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As a result of the pandemic, universities across the country saw a decrease in enrollment. Many students were unable to continue their higher education due to the conflicts that COVID-19 brought. Some did not have access to technology or other resources to continue online learning, while others felt the cost was too high to continue. The economic strain of the pandemic caused families to cut costs, and in some cases obtain more jobs, as those who became sick were no longer able to work. With people becoming more conscious of their spending, some students felt that they should not have to pay the same amount of tuition to attend a four-year university online when they could receive the same quality of education from another institution or a junior college. Due to these conflicts, universities and colleges were forced to shift their curriculum and provide more resources to support students. 

From the tragedy of the pandemic came the acceptance and inclusion of online and hybrid courses. Needing to adapt to the new world circumstances, higher education institutions did not want students to fall further behind and moved online. Allowing students the flexibility to take courses this way made higher education more accessible for parents, minorities and other groups that were unable to previously attend school in a traditional in-person setting. Taking courses online may have previously been looked down upon but became the new norm. 

The downside of online courses is that tuition costs have largely remained the same. Some institutions gave students credit or refunds for certain services like housing or dining plans but tuition saw little to no decrease. Monetary relief was seen through government aid, yet it was still not enough to relieve everyone. This led to a large movement of students opting to leave to take courses at a junior college or start there first. 

Junior colleges have been accepting of students from all backgrounds for several years. They advertise themselves as being more inclusive and cost effective while providing a quality education. Those in school when the pandemic began, or those wanting to start their higher education journey, realized this and opted to support junior colleges seeing that they also supported them back. In California, there is ample aid for our community colleges and students attending right after high school are able to attend free for two years.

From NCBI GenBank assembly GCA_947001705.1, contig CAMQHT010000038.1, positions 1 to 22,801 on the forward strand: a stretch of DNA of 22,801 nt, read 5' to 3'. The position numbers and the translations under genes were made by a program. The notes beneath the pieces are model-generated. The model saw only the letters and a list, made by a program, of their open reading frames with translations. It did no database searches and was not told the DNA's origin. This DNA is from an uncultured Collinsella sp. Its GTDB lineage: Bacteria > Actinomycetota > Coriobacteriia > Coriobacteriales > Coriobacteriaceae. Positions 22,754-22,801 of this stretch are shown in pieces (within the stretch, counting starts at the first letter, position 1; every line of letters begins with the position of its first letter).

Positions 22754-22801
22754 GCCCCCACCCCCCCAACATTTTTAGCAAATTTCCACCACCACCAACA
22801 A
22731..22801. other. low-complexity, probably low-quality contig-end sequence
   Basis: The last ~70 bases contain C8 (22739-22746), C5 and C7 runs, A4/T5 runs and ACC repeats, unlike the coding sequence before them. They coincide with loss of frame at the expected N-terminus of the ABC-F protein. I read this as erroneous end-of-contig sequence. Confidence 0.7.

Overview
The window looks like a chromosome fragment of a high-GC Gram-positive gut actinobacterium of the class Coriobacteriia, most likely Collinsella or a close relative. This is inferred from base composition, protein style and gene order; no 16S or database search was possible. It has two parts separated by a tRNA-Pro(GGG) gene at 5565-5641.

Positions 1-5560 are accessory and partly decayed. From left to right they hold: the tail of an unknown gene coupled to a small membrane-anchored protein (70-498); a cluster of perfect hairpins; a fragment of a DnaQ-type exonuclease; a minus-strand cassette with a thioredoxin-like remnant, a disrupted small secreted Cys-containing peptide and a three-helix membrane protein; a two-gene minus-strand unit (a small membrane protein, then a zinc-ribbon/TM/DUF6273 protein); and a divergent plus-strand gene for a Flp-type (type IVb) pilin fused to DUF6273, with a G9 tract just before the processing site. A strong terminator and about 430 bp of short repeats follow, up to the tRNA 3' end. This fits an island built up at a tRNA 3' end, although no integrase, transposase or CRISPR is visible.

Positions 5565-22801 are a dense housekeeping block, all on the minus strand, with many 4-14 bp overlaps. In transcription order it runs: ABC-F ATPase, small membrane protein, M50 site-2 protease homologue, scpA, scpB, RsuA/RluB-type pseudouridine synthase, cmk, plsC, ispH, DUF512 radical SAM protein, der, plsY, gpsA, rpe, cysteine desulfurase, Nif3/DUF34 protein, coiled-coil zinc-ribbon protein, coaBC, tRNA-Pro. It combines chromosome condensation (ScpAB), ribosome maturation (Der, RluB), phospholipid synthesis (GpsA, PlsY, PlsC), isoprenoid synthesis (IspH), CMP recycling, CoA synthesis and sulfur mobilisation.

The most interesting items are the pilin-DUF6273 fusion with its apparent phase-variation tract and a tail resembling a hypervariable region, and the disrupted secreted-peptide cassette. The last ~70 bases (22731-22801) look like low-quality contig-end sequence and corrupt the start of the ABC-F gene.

Now that colleges and universities have started resuming in-person courses, students have become upset that hybrid and online options are now limited. Those who become sick or have circumstances where they or someone they live with are immunocompromised do not have the same support or resources they did during the first two years of the pandemic. Universities, especially the University of California system, often operate as a business and see students as merely a source of income. This has caused the UC system to push for in-person courses knowing they will make more money from students being on the campus. Junior colleges appear to still have a large catalog of hybrid and online courses that universities no longer do. 

Other resources, like more access to counselors and mental health aid, have also come from the pandemic, but are not enough to satisfy students and increase enrollment at four-year universities. Now that the world state is pushing to return to normal, these institutions are doing the same. Although they should have followed suit and kept these resources in place like junior colleges have, they are more focused on the money they receive. Students should ultimately be prioritized, but have been left to face the ramifications of the pandemic and stand up for themselves when needing more accommodations.


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    The Highlander editorials reflect the majority view of the Highlander Editorial Board. They do not necessarily reflect the opinions of the Associated Students of UCR or the University of California system.